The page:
I appreciate with the value of some degrees these days being fairly low and yes, some non grads are far better and worth more than a graduate, but that's only to be expected. Even highly selective schools have distinctly stupid students, and the lowliest state school could have one of the smartest minds around. But in general, universities remain a decent source of decent officer candidates, which the army tacitly acknowledges. And yet it makes being a graduate be a massive disadvantage to becoming an officer now.
 
#3
The value of the degree isn't now, it's a short while down the line when you need to find a civvy career. If you are absolutely convinced that you are going to serve out a full Regular Commission then fair enough, go now.

However as the already harsh competition to convert SSC-IRC-Reg C (if these terms are still correct) has just got harsher I think you'd have to be pretty confident of making a full career. Otherwise you could find yourself out again with just a year at RMAS & three years commissioned which whatever people on here living in cloud cuckoo land will try to persuade you does not amount to much at all in civvy street.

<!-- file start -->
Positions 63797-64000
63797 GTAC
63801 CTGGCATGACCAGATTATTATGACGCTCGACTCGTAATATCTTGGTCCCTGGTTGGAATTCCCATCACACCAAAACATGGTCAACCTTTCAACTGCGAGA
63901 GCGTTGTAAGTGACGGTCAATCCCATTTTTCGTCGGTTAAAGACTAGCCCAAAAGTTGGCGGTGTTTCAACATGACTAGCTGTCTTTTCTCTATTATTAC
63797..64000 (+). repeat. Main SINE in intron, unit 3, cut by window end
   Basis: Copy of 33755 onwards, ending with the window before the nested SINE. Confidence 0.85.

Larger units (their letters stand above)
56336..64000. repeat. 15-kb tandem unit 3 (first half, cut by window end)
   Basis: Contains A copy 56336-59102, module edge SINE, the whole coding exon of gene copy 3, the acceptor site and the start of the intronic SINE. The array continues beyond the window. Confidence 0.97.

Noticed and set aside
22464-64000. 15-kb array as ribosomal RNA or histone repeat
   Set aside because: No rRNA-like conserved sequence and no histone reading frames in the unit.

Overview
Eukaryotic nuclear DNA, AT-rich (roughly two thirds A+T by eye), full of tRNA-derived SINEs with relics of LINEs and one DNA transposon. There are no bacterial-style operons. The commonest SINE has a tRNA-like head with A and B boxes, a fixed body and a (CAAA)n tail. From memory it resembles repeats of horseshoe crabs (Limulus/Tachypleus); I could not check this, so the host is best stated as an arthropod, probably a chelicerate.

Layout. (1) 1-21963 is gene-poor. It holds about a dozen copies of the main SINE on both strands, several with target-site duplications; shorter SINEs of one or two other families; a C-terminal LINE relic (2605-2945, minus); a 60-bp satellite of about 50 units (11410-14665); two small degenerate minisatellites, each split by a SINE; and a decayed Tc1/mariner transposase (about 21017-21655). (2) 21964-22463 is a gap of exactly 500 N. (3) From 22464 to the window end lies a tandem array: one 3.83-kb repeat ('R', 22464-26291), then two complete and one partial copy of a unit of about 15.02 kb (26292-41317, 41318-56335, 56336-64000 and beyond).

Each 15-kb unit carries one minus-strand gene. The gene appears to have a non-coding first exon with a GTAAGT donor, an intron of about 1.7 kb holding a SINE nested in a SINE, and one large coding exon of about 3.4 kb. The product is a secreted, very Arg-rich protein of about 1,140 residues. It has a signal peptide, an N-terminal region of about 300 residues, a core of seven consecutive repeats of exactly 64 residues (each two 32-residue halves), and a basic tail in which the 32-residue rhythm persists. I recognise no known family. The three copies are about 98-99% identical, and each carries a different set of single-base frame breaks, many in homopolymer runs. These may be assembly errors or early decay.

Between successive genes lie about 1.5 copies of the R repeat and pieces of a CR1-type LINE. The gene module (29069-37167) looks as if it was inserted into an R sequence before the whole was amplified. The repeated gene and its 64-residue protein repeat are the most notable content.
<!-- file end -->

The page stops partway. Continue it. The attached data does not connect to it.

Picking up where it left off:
#4
Otherwise you could find yourself out again with just a year at RMAS & three years commissioned which whatever people on here living in cloud cuckoo land will try to persuade you does not amount to much at all in civvy street.
I'm amazed it's not more highly thought of. I mean, is there really career that even comes close to being as challenging and difficult than being an Army Officer? No civvy has to work in conditions even approaching what soldiers see as 'normal'. Lack of respect in the civvy world me thinks.
 

Caecilius

LE
Kit Reviewer
Book Reviewer
#5
I'm amazed it's not more highly thought of. I mean, is there really career that even comes close to being as challenging and difficult than being an Army Officer? No civvy has to work in conditions even approaching what soldiers see as 'normal'. Lack of respect in the civvy world me thinks.
It provides you with few, if any skills that are if use to the business world. Sure, you've spent a tough three years getting wet and tired, but that doesn't mean nearly as much as a good degree.
 
#6
I'm amazed it's not more highly thought of. I mean, is there really career that even comes close to being as challenging and difficult than being an Army Officer? No civvy has to work in conditions even approaching what soldiers see as 'normal'. Lack of respect in the civvy world me thinks.